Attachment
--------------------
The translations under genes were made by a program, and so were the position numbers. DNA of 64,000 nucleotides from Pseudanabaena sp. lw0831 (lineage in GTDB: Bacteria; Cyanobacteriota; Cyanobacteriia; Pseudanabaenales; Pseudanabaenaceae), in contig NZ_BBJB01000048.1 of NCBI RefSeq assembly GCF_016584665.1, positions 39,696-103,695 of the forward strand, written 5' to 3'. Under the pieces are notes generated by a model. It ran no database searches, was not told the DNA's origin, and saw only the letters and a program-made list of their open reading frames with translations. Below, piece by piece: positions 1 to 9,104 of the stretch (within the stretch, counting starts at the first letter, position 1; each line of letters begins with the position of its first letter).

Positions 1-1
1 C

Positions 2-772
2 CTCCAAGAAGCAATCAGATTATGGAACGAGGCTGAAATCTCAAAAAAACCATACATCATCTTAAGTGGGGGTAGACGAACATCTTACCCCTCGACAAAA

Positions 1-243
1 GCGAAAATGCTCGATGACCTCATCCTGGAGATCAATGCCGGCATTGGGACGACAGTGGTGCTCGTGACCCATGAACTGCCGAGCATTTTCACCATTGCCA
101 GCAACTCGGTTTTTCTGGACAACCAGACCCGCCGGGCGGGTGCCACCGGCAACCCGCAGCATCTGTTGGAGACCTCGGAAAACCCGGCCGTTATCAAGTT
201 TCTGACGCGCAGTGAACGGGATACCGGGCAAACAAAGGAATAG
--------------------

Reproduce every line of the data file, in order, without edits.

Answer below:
The translations under genes were made by a program, and so were the position numbers. DNA of 64,000 nucleotides from Pseudanabaena sp. lw0831 (lineage in GTDB: Bacteria; Cyanobacteriota; Cyanobacteriia; Pseudanabaenales; Pseudanabaenaceae), in contig NZ_BBJB01000048.1 of NCBI RefSeq assembly GCF_016584665.1, positions 39,696-103,695 of the forward strand, written 5' to 3'. Under the pieces are notes generated by a model. It ran no database searches, was not told the DNA's origin, and saw only the letters and a program-made list of their open reading frames with translations. Below, piece by piece: positions 1 to 9,104 of the stretch (within the stretch, counting starts at the first letter, position 1; each line of letters begins with the position of its first letter).

Positions 1-1
1 C

Positions 2-772
2 CTCCAAGAAGCAATCAGATTATGGAACGAGGCTGAAATCTCAAAAAAACCATACATCATCTTAAGTGGGGGTAGACGAACATCTTACCCCTCGACAAAA

Positions 1-243
1 GCGAAAATGCTCGATGACCTCATCCTGGAGATCAATGCCGGCATTGGGACGACAGTGGTGCTCGTGACCCATGAACTGCCGAGCATTTTCACCATTGCCA
101 GCAACTCGGTTTTTCTGGACAACCAGACCCGCCGGGCGGGTGCCACCGGCAACCCGCAGCATCTGTTGGAGACCTCGGAAAACCCGGCCGTTATCAAGTT
201 TCTGACGCGCAGTGAACGGGATACCGGGCAAACAAAGGAATAG